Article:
For Trump, a Blizzard of Court Action Is Just Another Monday


For anyone but Donald J. Trump, Monday’s legal docket would have induced dizziness.

In the morning, a lawyer for the writer E. Jean Carroll suggested she might sue Mr. Trump for defamation for a third time. By lunch, it emerged that Mr. Trump’s lawyers had mounted a last-ditch effort to delay his upcoming criminal trial in Manhattan. And by evening, the New York attorney general asked an appeals court to maintain a $454 million judgment against Mr. Trump in yet another case.

It was a flurry of legal activity that, in a single day, demonstrated the remarkable breadth of Mr. Trump’s legal entanglements.

He is not only standing trial this month on criminal charges — making him the first former American president to face prosecution — but is also fighting three other criminal cases and several civil lawsuits, all at a time when he is poised to lock up the Republican presidential nomination. Even for a man who is no stranger to legal woes, this is an unparalleled situation.

Ms. Carroll’s lawyer raised the prospect of a new lawsuit after Mr. Trump in recent days repeatedly lashed out at her, using the same kind of disparaging language that led to an $83.3 million judgment against him in January.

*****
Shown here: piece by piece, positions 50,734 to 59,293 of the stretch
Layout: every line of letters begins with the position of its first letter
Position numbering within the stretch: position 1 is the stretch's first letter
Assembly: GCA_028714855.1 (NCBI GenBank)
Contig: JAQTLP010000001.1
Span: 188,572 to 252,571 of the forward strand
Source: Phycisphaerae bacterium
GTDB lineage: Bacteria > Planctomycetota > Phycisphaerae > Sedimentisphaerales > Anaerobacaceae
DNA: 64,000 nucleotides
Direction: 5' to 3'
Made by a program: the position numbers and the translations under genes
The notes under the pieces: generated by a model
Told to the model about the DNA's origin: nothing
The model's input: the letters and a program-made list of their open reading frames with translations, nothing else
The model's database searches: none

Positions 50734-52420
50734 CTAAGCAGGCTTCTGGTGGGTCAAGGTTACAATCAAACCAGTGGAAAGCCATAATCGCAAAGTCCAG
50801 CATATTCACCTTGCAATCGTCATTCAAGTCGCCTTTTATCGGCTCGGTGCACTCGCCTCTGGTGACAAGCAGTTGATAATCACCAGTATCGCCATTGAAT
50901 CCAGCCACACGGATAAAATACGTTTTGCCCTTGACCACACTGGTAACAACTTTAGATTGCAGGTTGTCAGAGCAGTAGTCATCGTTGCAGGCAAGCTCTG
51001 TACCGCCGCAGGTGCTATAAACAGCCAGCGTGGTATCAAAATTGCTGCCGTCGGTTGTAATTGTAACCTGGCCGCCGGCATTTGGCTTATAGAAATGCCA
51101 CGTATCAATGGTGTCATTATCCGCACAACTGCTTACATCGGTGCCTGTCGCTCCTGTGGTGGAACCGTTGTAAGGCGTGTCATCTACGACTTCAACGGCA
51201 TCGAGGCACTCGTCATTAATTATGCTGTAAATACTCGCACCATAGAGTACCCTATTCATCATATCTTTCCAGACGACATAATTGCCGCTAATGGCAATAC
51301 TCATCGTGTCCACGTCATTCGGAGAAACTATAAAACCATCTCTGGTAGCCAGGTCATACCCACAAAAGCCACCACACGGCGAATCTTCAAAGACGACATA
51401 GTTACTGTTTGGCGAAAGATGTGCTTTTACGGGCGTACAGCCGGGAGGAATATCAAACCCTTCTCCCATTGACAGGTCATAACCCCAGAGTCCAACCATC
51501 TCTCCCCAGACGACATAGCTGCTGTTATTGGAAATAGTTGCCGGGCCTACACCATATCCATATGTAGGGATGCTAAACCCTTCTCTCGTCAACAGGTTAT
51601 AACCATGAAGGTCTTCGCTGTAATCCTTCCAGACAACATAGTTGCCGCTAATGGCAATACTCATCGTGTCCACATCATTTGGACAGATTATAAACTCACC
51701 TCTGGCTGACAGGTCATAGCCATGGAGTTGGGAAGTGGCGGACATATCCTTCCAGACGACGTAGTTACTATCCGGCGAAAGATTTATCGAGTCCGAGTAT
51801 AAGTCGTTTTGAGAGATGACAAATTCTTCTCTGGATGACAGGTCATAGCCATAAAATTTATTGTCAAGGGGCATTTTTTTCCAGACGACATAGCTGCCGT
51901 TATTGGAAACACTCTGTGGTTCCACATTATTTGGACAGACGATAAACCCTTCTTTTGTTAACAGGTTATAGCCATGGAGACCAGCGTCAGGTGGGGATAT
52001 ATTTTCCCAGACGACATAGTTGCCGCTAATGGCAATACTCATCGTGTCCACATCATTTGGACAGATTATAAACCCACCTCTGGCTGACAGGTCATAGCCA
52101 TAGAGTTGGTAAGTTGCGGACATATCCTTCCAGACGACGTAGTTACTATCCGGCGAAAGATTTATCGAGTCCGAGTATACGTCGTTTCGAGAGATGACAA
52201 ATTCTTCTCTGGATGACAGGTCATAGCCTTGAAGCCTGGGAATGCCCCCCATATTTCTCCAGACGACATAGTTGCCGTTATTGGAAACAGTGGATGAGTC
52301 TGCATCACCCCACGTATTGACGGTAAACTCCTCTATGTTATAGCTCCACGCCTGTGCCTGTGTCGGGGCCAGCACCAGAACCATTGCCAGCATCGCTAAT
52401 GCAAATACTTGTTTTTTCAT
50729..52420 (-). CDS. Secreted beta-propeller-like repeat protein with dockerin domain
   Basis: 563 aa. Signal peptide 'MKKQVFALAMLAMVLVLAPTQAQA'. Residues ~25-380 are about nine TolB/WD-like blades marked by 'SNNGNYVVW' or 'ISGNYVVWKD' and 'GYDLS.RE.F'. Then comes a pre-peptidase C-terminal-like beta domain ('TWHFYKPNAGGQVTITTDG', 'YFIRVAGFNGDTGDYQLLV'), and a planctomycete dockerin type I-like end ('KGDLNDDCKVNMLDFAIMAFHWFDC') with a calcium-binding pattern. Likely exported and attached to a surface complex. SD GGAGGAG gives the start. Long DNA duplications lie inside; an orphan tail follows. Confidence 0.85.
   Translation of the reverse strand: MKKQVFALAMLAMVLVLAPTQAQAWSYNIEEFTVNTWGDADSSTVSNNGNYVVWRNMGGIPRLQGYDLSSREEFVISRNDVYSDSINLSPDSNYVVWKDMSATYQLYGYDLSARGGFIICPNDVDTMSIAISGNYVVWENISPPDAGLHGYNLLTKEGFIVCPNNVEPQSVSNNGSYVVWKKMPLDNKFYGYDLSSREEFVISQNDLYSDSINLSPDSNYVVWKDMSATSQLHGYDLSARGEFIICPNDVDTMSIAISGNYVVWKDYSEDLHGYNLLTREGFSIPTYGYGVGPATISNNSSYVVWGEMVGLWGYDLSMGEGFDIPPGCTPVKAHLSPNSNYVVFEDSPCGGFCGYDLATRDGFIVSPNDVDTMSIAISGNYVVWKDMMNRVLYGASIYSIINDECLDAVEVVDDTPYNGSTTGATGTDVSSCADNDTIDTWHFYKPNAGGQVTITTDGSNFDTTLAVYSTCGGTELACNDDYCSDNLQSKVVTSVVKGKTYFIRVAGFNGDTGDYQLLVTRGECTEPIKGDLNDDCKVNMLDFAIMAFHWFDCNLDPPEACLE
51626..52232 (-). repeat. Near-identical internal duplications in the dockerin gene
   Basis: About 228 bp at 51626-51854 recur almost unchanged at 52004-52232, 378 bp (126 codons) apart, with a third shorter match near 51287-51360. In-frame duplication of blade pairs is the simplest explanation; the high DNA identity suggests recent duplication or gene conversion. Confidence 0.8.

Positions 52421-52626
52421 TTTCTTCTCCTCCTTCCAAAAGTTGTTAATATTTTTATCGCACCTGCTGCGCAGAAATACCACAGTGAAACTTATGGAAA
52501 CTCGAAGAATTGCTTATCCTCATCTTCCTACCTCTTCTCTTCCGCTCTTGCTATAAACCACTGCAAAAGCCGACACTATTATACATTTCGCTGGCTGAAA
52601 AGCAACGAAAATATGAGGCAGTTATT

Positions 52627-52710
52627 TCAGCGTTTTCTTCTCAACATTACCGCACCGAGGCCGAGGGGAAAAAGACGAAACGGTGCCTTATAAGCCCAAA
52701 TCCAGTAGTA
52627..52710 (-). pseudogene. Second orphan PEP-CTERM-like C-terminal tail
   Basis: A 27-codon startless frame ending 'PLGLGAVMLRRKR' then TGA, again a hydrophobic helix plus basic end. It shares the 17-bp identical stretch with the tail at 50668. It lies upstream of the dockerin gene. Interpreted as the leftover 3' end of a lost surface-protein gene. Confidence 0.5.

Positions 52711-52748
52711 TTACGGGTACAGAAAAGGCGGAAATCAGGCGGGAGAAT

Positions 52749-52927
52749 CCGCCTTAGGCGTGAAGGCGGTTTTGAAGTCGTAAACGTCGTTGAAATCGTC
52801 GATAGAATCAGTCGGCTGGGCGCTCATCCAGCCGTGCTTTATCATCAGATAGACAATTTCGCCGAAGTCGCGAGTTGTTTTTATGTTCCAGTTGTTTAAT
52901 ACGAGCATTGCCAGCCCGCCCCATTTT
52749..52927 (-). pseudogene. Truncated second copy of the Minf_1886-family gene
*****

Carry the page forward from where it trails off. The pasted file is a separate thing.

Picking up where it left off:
“The statute of limitations for defamation in most jurisdictions is between one and three years,” Roberta A. Kaplan, Ms. Carroll’s lawyer, said in a statement Monday morning. “As we said after the last jury verdict, we continue to monitor every statement that Donald Trump makes about our client.”

In a separate court filing, Ms. Kaplan told the federal judge overseeing the case that she and Mr. Trump’s lawyers had reached an agreement on the details of a proposed $91.6 million bond that Mr. Trump recently posted.

The bond — provided by Federal Insurance Company, an arm of the insurance giant Chubb — would prevent Ms. Carroll from collecting her $83.3 million judgment while Mr. Trump appeals the defamation verdict. The bond is higher than the judgment because the former president is also responsible for interest.

The judge, Lewis A. Kaplan, who is not related to Ms. Kaplan, must still approve the proposed bond, which he could do as early as this week.

The race to secure the bond came as Mr. Trump was on the clock to obtain a bond for another huge judgment in a civil fraud case brought by the New York attorney general, Letitia James. In that case, Mr. Trump must post a nearly half-billion-dollar bond by March 25, or the attorney general’s office can begin seizing his assets while he appeals.

Mr. Trump, who was found liable last month for fraudulently inflating his net worth, has asked an appeals court to pause the $454 million judgment while he mounts an appeal. But on Monday, Ms. James urged the court to deny his request, arguing that Mr. Trump’s appeal was “exceedingly unlikely to succeed on the merits.”

Mr. Trump lacks the cash to come up with both bonds at once, placing him in financial peril unless the appeals court grants him a reprieve.

Although the former president boasts of his billions, his net worth is derived largely from the value of his real estate. He has more than $350 million in cash, a recent New York Times analysis found, far short of what he needs to obtain bonds in both cases.